Holy Thursday will be a kind of an anniversary for me. Events that happened 30 years ago on Holy Thursday started me off in my career as a music director.
I worked for about ten years starting in late 1974 for a commercial travel agency in Phoenix. I had started there just as a filing clerk, trying to get their huge collection of brochures organized and updated. (Anyone who knows me at all will find this more than mildly humorous, as it has been probably since I left that company since I filed anything, anywhere.) Over the years, I sort of worked my way up as the agency expanded, from being in charge of hotel reservations and learning those machines, to learning SABRE and the airline reservations system, then going to international tariff school in London, Miami, and San Francisco with PanAm to learn international ticketing, to finally being a manager of the corporate operations of the agency. The agency was successful, and my salary grew in proportion. Things were good, at least financially speaking.
On weekends, I continued to be a musician at two and sometimes three local parishes. I was the choir director at the cathedral in Phoenix (Ss. Simon and Jude) for the main choir mass on Sunday morning, and also did a service at 9:00 a.m. at St. Augustine Catholic Church on what was then the far west side of the city, on 71st Avenue below Indian School Road. It was the best of both worlds for me; the St. Augustine parish mass was with a smallish group of about 12-15 friends with whom I had been making music for years, and at the Cathedral I got to do a mix of the more traditional music, while gradually bringing more contemporary and original pieces into their repertoire as well. St. Augustine was a multi-purpose building with a growing community; Ss. Simon and Jude was an established church with a decent organ and some resonance, and they let me put a piano in.
I had, over the previous year or two, approached a couple of pastors about the possibility of full time work at one or the other of these churches. Both seemed reluctant to put out the kind of salary that would have been required, so I decided to leave things as they were, and go on with the 9-5 and be a weekend warrior, making an additional small stipend for doing those two services.
|Christ the Servant shrine,|
west wall, St. Anne, Barrington
Needless to say, I was shocked. What else happened that weekend, I don't remember. I'm sure that services went on as usual, and that we did the music in the way we had prepared it. I'm sure that my family and friends told me that things would be all right. Two months salary seemed like it would help, but it seemed like a very short time until there would be nothing, and I had no idea about where to turn for work. My wife and I had two children, ages 3 and 1, and one due that October.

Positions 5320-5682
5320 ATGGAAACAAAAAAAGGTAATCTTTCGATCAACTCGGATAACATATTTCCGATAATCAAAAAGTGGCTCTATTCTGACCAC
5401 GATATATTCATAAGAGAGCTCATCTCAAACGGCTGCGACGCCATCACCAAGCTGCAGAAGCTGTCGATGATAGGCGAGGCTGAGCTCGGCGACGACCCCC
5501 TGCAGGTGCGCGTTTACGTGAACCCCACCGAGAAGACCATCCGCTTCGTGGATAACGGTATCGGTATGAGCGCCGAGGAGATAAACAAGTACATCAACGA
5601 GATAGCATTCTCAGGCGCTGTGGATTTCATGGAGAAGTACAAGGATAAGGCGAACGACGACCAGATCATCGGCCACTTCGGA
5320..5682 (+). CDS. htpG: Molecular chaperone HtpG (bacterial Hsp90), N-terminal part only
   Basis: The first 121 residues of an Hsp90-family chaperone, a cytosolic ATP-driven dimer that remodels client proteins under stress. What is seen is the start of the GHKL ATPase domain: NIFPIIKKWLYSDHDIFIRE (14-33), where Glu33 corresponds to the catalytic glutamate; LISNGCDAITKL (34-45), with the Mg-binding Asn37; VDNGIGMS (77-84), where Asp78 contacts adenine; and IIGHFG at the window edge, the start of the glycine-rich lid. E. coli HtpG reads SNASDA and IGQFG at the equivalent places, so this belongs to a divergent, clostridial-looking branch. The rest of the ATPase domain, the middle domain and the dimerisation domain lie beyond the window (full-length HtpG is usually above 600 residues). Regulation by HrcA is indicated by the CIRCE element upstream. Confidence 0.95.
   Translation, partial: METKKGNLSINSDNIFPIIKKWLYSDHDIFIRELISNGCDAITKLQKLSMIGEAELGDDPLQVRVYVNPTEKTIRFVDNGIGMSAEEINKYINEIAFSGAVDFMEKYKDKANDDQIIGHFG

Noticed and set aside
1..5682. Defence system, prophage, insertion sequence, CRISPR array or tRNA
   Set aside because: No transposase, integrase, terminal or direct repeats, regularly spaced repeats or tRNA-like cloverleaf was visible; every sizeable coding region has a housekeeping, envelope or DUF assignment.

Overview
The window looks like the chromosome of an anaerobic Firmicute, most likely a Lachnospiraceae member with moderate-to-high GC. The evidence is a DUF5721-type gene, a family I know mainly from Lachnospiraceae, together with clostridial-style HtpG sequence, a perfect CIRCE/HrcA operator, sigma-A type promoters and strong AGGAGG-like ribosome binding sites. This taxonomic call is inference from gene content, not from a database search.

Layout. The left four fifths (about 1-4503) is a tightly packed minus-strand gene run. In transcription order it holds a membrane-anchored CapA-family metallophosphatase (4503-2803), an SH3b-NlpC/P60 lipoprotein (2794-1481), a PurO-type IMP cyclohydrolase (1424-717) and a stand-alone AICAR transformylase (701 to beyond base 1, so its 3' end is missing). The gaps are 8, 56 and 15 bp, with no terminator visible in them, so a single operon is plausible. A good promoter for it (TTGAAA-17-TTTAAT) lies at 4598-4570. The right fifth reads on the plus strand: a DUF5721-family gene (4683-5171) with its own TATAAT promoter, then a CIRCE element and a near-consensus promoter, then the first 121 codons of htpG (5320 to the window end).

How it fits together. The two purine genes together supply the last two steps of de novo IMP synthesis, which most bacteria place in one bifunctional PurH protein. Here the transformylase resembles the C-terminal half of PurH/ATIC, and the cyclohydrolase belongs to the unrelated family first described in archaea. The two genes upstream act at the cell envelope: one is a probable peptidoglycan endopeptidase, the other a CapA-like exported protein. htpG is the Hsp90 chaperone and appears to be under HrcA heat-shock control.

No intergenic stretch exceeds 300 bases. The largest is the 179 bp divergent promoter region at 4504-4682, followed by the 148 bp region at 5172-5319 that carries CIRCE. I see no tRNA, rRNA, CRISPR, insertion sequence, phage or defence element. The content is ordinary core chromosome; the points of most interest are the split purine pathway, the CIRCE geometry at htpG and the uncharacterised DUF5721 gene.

|Daniel Consiglio in about 1988 or so|
It was like a gift from heaven. After an interview with the pastor, I was hired as the music and liturgy director at St. Jerome. I stayed there in that position until I resigned and took the job here at St. Anne's in Barrington, Illinois, in February of 1994. St. Jerome was a great gift to me, and I met many people in my years there whom I still count as my friends. Many of the songs I've written that are used around the country were first written for and used in that community, including "I Myself Am the Bread of Life," "Canticle of the Turning," and "Jerusalem, My Destiny." My son Joel and daughter Claire went through an RCIA as children, and were initiated at the Easter Vigil there.
So, I think of Holy Thursday as a kind of anniversary for me. This feast is rich in its symbols of covenant, liberation, and service, and commingled with all those things, I see it as an anniversary of my own call to serve the community and the church through the exercise of my charism in music and liturgy preparation. This, then, will be my thirtieth anniversary.
Rats. I should have gotten a cake.
To all of you who will be celebrating the Triduum next week, beginning with the Solemn Evening Mass of the Lord's Supper, I wish a joyful and holy three days. I hope that whatever happens to me isn't as dramatic as the events of 1983: but after all is said and done, even that didn't turn out so badly. Thank God. It is a great calling that we have received in our baptism, and a wonderful gift of untold value and mysterious depth that is ours in the Eucharist of Jesus. Let us celebrate it with joy, and bring our gratitude and wonder as gift for all members of our communities, that we may serve the Lord with gladness all our days.